Hedgehogs have been a huge part of many cultures throughout the world for centuries. You can find them in stories and folklore. Sometimes they evoke awe and sometimes fear. Let’s have a look where our spiky little creatures have popped up


The ancient Egyptians liked the hedgehog. They showed this by having hedgehog amulets which meant it was considered a “good” animal. This was probably due to them seeing the hedgehog as a symbol of re-birth, due to the fact they hibernate when food is scarce and re-appear when food is plentiful. It is possible they thought the hedgehogs had risen from the dead when they observed this behaviour.

During medieval times people believed they would carry fruit on their spines! Definitely not true as hedgehogs walk with their spines flattened down.

During the middle ages, they were seen as harbingers of doom. They believed if you saw a hedgehog bad things will happen to you. We see them every day and we’re all fine – so not true.

It was also believed they stole cow’s milk at night – very unlikely as they are a bit too short to reach a cows udder! Plus milk is very bad for hedgehogs and would make them poorly. There could be a bit of truth to them being egg thieves however, as they will eat broken/damaged eggs.


The most obvious reference is the industrious washerwomen Mrs Tiggywinkle. First published in 1905, Beatrix Potter changed the way we thought of hedgehogs from something not so good into something charming and adorable!

Shakespeare routinely used the word ‘hedgehog’ as an insult! In King Richard III, Anne calls Richard a hedgehog; in A Midsummers night’s dream the hedgehog is linked to several other ‘unpleasant’ creatures “You spotted snakes with double tongue, Thorny hedgehogs, not be seen; Newts and blindworms, do no wrong; Come not near our Fairy Queen.”
Lastly, his witches in Macbeth also used a hedgehog in an incantation “Thrice and once the hedge-pig whined.”. Mr Shakespeare didn’t think so highly of the poor little hedgehog.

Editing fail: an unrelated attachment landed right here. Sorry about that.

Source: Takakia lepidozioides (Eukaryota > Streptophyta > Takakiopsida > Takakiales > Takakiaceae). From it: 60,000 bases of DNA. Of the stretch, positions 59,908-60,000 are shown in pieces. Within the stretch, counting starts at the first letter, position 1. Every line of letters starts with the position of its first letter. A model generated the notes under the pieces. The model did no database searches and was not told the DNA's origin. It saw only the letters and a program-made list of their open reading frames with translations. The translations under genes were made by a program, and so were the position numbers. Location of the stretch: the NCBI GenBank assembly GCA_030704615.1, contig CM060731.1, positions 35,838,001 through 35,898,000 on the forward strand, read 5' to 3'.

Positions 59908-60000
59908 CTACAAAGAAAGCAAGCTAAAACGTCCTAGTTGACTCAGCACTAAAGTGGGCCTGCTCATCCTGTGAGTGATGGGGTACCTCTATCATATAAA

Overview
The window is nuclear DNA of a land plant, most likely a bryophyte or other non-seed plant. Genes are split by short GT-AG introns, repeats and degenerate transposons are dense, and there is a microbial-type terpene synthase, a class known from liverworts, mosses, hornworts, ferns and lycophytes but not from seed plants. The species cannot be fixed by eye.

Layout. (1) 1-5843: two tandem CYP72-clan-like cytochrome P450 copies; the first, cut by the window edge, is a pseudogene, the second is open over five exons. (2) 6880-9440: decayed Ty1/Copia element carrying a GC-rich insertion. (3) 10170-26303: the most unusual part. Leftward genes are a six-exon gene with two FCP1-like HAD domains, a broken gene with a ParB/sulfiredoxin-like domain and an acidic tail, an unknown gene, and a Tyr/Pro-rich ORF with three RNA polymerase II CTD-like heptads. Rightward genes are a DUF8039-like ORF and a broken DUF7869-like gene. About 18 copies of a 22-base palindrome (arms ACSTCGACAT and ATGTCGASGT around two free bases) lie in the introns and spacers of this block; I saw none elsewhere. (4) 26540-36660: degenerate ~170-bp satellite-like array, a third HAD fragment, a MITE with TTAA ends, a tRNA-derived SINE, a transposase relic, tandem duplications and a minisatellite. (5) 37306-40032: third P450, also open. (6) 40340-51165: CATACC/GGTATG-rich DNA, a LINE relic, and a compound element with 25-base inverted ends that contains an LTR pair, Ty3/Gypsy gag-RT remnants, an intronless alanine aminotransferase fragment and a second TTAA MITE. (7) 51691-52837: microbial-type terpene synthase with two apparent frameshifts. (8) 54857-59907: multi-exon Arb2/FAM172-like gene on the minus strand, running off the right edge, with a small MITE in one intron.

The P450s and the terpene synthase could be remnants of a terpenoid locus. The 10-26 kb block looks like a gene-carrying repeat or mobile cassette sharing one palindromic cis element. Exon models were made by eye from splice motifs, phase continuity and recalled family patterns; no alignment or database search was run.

Lewis Carroll’s 1865 novel, Alice’s Adventures in Wonderland, had the Red Queen using hedgehog’s as a croquet ball!! Not a very pleasant thought.

These are just a few. How many more can you find?


Mongolian folklore has the tale called the clever little hedgehog – This tale involves three friends – a wolf, a fox, and a hedgehog, who compete for the right to eat a plum that fell off from a sack of a passing caravan. In the story, the hedgehog outsmarts his friends (not once, but twice), and wins the plum for himself. This little tale doesn’t mean the Mongolians thought favourably of hedgehogs. They actually believed that if a hedgehog entered your house it was considered bad luck. The reason for this is because hedgehogs walk with their heads down, hiding their faces. This was taken to mean they are not honest or open creatures.

They have had an even worse time in England. During the Middle Ages it was believed that witches could shapeshift into hedgehogs. Therefore you may not be looking at hedgehog but a witch in disguise – out to cause mischief. Due to this way of thinking in 1566 a 3p bounty was put on the head of hedgehogs – dead or alive – by the English parliament! Good job times have changed